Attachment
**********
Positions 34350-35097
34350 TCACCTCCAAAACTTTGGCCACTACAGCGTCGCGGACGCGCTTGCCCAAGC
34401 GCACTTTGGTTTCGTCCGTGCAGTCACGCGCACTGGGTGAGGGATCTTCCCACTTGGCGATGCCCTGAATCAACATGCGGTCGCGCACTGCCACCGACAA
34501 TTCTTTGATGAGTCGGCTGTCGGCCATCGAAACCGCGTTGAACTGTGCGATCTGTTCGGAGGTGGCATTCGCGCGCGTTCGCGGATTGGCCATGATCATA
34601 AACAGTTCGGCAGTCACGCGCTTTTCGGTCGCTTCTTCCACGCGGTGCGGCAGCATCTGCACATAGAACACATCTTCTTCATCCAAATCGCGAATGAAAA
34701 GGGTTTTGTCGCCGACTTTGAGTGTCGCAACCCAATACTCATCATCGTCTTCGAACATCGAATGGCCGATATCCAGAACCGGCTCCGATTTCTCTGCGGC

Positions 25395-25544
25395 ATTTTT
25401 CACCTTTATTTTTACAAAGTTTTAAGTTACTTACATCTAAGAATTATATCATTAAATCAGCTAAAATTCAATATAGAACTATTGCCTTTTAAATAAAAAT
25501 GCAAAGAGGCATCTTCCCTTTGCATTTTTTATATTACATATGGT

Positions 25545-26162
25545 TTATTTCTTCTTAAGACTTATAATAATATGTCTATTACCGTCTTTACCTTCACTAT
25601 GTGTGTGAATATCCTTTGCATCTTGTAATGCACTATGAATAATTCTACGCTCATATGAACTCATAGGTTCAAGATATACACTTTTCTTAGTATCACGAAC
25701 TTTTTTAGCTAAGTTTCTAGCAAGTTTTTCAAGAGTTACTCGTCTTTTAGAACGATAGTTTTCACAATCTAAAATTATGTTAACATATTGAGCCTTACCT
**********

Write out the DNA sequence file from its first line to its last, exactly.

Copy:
Positions 34350-35097
34350 TCACCTCCAAAACTTTGGCCACTACAGCGTCGCGGACGCGCTTGCCCAAGC
34401 GCACTTTGGTTTCGTCCGTGCAGTCACGCGCACTGGGTGAGGGATCTTCCCACTTGGCGATGCCCTGAATCAACATGCGGTCGCGCACTGCCACCGACAA
34501 TTCTTTGATGAGTCGGCTGTCGGCCATCGAAACCGCGTTGAACTGTGCGATCTGTTCGGAGGTGGCATTCGCGCGCGTTCGCGGATTGGCCATGATCATA
34601 AACAGTTCGGCAGTCACGCGCTTTTCGGTCGCTTCTTCCACGCGGTGCGGCAGCATCTGCACATAGAACACATCTTCTTCATCCAAATCGCGAATGAAAA
34701 GGGTTTTGTCGCCGACTTTGAGTGTCGCAACCCAATACTCATCATCGTCTTCGAACATCGAATGGCCGATATCCAGAACCGGCTCCGATTTCTCTGCGGC

Positions 25395-25544
25395 ATTTTT
25401 CACCTTTATTTTTACAAAGTTTTAAGTTACTTACATCTAAGAATTATATCATTAAATCAGCTAAAATTCAATATAGAACTATTGCCTTTTAAATAAAAAT
25501 GCAAAGAGGCATCTTCCCTTTGCATTTTTTATATTACATATGGT

Positions 25545-26162
25545 TTATTTCTTCTTAAGACTTATAATAATATGTCTATTACCGTCTTTACCTTCACTAT
25601 GTGTGTGAATATCCTTTGCATCTTGTAATGCACTATGAATAATTCTACGCTCATATGAACTCATAGGTTCAAGATATACACTTTTCTTAGTATCACGAAC
25701 TTTTTTAGCTAAGTTTCTAGCAAGTTTTTCAAGAGTTACTCGTCTTTTAGAACGATAGTTTTCACAATCTAAAATTATGTTAACATATTGAGCCTTACCT